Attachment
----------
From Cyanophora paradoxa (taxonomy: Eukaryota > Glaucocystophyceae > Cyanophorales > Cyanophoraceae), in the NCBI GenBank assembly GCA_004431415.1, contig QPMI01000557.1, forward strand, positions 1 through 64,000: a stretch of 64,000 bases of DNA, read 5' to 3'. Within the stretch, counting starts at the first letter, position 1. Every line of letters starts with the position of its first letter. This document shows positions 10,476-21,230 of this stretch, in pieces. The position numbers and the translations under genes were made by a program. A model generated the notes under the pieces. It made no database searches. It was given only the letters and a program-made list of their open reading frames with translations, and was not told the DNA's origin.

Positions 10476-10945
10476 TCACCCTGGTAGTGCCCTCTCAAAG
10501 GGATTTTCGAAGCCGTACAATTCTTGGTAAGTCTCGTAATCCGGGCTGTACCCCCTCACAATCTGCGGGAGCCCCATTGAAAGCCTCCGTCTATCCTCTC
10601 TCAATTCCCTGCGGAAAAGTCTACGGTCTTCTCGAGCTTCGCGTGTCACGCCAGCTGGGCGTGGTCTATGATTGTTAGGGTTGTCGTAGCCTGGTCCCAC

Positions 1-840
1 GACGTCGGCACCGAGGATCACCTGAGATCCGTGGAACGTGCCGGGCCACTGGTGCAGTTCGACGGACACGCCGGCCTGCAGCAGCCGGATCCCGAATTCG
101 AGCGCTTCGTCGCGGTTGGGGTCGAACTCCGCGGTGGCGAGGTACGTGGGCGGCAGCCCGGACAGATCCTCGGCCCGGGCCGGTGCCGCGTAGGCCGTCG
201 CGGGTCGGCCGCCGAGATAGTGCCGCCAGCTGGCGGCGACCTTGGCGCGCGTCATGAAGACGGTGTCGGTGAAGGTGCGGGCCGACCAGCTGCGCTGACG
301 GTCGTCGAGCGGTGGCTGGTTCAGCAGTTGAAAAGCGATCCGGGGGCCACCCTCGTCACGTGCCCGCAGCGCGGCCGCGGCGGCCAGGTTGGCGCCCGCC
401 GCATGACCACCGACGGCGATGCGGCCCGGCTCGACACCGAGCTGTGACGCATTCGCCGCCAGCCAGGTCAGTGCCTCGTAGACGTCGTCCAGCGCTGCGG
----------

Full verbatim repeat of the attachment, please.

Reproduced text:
From Cyanophora paradoxa (taxonomy: Eukaryota > Glaucocystophyceae > Cyanophorales > Cyanophoraceae), in the NCBI GenBank assembly GCA_004431415.1, contig QPMI01000557.1, forward strand, positions 1 through 64,000: a stretch of 64,000 bases of DNA, read 5' to 3'. Within the stretch, counting starts at the first letter, position 1. Every line of letters starts with the position of its first letter. This document shows positions 10,476-21,230 of this stretch, in pieces. The position numbers and the translations under genes were made by a program. A model generated the notes under the pieces. It made no database searches. It was given only the letters and a program-made list of their open reading frames with translations, and was not told the DNA's origin.

Positions 10476-10945
10476 TCACCCTGGTAGTGCCCTCTCAAAG
10501 GGATTTTCGAAGCCGTACAATTCTTGGTAAGTCTCGTAATCCGGGCTGTACCCCCTCACAATCTGCGGGAGCCCCATTGAAAGCCTCCGTCTATCCTCTC
10601 TCAATTCCCTGCGGAAAAGTCTACGGTCTTCTCGAGCTTCGCGTGTCACGCCAGCTGGGCGTGGTCTATGATTGTTAGGGTTGTCGTAGCCTGGTCCCAC

Positions 1-840
1 GACGTCGGCACCGAGGATCACCTGAGATCCGTGGAACGTGCCGGGCCACTGGTGCAGTTCGACGGACACGCCGGCCTGCAGCAGCCGGATCCCGAATTCG
101 AGCGCTTCGTCGCGGTTGGGGTCGAACTCCGCGGTGGCGAGGTACGTGGGCGGCAGCCCGGACAGATCCTCGGCCCGGGCCGGTGCCGCGTAGGCCGTCG
201 CGGGTCGGCCGCCGAGATAGTGCCGCCAGCTGGCGGCGACCTTGGCGCGCGTCATGAAGACGGTGTCGGTGAAGGTGCGGGCCGACCAGCTGCGCTGACG
301 GTCGTCGAGCGGTGGCTGGTTCAGCAGTTGAAAAGCGATCCGGGGGCCACCCTCGTCACGTGCCCGCAGCGCGGCCGCGGCGGCCAGGTTGGCGCCCGCC
401 GCATGACCACCGACGGCGATGCGGCCCGGCTCGACACCGAGCTGTGACGCATTCGCCGCCAGCCAGGTCAGTGCCTCGTAGACGTCGTCCAGCGCTGCGG